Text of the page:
For now, I am strongly standing with the words of President Obama in his State of the Union address calling this decision a means by which we will “open the floodgates” to foreign special interests and corporate lobbyist influence over the actual results of our elections themselves.

I feel both the SCOTUS and perhaps LiberalViewer as well have concerned themselves too much with entities that deserve very little concern or express protections of the court while neglecting to see the ramifications of said decision on the people that truly represent democracy at it’s core.

To put it plainly: this appears a “open door” policy in terms of slash-and-burn negative political ads at the end of a campaign cycle to force a candidate to lose based on hyperbole, as we have seen before in politics. Slime works, and I as I understand it the SCOTUS just ruled in favor of slime in our elections.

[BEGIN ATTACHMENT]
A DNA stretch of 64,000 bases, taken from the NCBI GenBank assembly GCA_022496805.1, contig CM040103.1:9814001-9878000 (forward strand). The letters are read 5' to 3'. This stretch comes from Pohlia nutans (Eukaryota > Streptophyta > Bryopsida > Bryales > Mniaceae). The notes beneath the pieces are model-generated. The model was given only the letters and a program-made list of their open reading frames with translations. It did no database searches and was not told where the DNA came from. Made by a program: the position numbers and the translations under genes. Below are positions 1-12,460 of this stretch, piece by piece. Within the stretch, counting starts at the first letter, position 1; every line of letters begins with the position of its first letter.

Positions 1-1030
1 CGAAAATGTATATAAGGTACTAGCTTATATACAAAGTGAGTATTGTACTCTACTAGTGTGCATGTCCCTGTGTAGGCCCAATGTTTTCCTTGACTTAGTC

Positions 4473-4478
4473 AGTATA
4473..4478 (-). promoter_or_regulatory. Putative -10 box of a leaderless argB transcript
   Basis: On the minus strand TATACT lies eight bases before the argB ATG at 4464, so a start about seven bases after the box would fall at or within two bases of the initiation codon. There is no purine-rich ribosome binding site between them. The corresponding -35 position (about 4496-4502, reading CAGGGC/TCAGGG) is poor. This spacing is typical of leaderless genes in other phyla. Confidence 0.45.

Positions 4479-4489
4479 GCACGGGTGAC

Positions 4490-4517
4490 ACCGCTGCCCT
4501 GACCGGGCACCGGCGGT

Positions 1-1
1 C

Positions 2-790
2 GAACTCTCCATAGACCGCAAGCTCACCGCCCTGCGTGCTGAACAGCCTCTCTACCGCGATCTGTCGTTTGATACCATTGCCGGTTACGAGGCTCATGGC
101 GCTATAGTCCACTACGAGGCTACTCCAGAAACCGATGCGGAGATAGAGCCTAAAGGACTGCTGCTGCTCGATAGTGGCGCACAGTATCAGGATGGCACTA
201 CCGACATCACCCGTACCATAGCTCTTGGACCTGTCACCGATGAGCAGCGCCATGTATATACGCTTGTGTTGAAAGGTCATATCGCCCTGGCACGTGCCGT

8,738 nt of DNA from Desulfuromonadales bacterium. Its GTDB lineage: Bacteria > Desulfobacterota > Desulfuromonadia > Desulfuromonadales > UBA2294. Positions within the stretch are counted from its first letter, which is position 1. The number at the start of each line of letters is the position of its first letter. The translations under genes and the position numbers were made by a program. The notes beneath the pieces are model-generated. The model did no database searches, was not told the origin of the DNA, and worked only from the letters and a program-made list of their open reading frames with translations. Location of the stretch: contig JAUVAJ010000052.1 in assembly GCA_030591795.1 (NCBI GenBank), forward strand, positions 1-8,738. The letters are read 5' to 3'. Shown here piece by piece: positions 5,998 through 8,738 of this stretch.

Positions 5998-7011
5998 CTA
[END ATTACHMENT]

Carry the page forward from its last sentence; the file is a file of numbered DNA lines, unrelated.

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UPDATE!

Russ Feingold at CounterPunch.org explains what Sam Donaldson was speaking about that I referred to as “inaccurate” in the above piece.

I was under the impression that he was saying that Soft Money limits are now gone under this ruling but in fact it he was speaking to the issue of spending directly out of the treasury without limit.

***Thanks to Paul J. Rourke for bringing this to my attention and providing the link.

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U.S. Supreme Court Rules Against Political Freedom

In an appauling U.S. Supreme Court decision that came down recently there will be no monetary limit on how much corporations can spend on political campaign advertisement. The party-line ruling is disturbing to me in that so clearly endorses big-money special interests while leaving the American public behind. No “grassroots” movement can challenge the private slush funds of corporate CEOs but the opinions of the people are the driving force of democracy, so these few private interests will crush any movement they desire from Tea Party to Anti War groups alike.